Accommodating dynamic oceanographic processes and pelagic biodiversity in marine conservation planning

Grantham, HS, Game, ET, Lombard, AT, Hobday, AJ, Richardson, AJ, Beckley, LE, Pressey, RL, Huggett, JA, Coetzee, JC, van der Lingen, CD, Petersen, SL, Merkle, D and Possingham, HP (2011) Accommodating dynamic oceanographic processes and pelagic biodiversity in marine conservation planning. PLoS One, 6 2: e16552-1-e16552-16.


Author Grantham, HS
Game, ET
Lombard, AT
Hobday, AJ
Richardson, AJ
Beckley, LE
Pressey, RL
Huggett, JA
Coetzee, JC
van der Lingen, CD
Petersen, SL
Merkle, D
Possingham, HP
Title Accommodating dynamic oceanographic processes and pelagic biodiversity in marine conservation planning
Journal name PLoS One   Check publisher's open access policy
ISSN 1932-6203
Publication date 2011-02
Sub-type Article (original research)
DOI 10.1371/journal.pone.0016552
Volume 6
Issue 2
Start page e16552-1
End page e16552-16
Total pages 16
Place of publication San Francisco, CA, U.S.A.
Publisher Public Library of Science
Collection year 2012
Language eng
Formatted abstract Pelagic ecosystems support a significant and vital component of the ocean’s productivity and biodiversity. They are also heavily exploited and, as a result, are the focus of numerous spatial planning initiatives. Over the past decade, there has been increasing enthusiasm for protected areas as a tool for pelagic conservation, however, few have been implemented. Here we demonstrate an approach to plan protected areas that address the physical and biological dynamics typical of the pelagic realm. Specifically, we provide an example of an approach to planning protected areas that integrates pelagic and benthic conservation in the southern Benguela and Agulhas Bank ecosystems off South Africa. Our aim was to represent species of importance to fisheries and species of conservation concern within protected areas. In addition to representation, we ensured that protected areas were designed to consider pelagic dynamics, characterized from time-series data on key oceanographic processes, together with data on the abundance of small pelagic fishes. We found that, to have the highest likelihood of reaching conservation targets, protected area selection should be based on time-specific data rather than data averaged across time. More generally, we argue that innovative methods are needed to conserve ephemeral and dynamic pelagic biodiversity.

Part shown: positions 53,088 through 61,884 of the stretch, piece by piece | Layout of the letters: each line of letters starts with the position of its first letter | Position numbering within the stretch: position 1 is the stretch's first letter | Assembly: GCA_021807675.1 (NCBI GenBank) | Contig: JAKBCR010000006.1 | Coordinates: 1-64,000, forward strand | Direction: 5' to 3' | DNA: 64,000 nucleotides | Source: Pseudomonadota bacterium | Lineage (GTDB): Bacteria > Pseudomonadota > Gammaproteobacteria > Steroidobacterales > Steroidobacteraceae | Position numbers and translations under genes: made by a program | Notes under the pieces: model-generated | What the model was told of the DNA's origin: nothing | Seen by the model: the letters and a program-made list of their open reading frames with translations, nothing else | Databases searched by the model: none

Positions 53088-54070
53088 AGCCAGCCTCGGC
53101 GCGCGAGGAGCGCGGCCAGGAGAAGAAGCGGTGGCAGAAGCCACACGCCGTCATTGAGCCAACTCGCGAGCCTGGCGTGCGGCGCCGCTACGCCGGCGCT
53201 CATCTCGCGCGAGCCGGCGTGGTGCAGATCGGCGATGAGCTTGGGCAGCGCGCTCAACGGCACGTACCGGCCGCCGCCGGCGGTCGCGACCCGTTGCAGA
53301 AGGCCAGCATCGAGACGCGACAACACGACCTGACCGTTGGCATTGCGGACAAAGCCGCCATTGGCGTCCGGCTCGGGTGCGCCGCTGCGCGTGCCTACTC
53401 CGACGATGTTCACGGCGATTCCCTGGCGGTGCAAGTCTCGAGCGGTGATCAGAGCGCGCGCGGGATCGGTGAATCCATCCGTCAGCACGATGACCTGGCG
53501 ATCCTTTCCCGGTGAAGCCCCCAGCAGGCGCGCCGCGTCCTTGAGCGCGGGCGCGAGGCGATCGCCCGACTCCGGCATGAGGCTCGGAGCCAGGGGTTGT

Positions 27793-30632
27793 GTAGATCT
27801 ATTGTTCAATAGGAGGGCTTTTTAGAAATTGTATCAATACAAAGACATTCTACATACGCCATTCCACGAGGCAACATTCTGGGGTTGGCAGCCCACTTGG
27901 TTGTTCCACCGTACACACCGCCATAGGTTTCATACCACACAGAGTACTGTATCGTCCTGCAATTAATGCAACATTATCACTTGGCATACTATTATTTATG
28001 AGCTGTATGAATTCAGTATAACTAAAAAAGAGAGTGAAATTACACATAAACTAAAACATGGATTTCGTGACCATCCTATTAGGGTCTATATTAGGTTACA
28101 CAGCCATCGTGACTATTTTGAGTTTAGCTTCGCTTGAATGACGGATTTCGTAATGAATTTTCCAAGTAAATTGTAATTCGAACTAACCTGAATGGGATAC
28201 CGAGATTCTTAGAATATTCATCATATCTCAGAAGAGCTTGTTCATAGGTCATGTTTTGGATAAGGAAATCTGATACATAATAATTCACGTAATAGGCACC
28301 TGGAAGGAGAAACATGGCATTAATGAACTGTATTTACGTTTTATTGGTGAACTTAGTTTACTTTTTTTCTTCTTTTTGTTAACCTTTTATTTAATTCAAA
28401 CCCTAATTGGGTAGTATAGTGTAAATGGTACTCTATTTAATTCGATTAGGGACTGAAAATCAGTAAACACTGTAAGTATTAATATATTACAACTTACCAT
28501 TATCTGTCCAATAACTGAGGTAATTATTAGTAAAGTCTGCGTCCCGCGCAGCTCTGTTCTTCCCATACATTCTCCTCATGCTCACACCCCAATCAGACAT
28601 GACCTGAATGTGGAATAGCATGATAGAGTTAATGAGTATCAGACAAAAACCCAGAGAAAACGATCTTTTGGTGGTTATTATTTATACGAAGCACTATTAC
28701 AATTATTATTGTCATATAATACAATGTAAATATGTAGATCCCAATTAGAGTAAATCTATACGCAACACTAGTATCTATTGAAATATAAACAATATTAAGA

Copyright: © 2011 Grantham et al. This is an open-access article distributed under the terms of the Creative Commons Attribution License, which permits unrestricted use, distribution, and reproduction in any medium, provided the original author and source are credited.
Q-Index Code C1
Q-Index Status Confirmed Code
Institutional Status UQ
Additional Notes Article number e16552, pp. 1-16.

Document type: Journal Article
Sub-type: Article (original research)
Collections: School of Mathematics and Physics
Official 2012 Collection
School of Biological Sciences Publications
 
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Created: Fri, 11 Feb 2011, 10:30:39 EST by Kay Mackie on behalf of School of Biological Sciences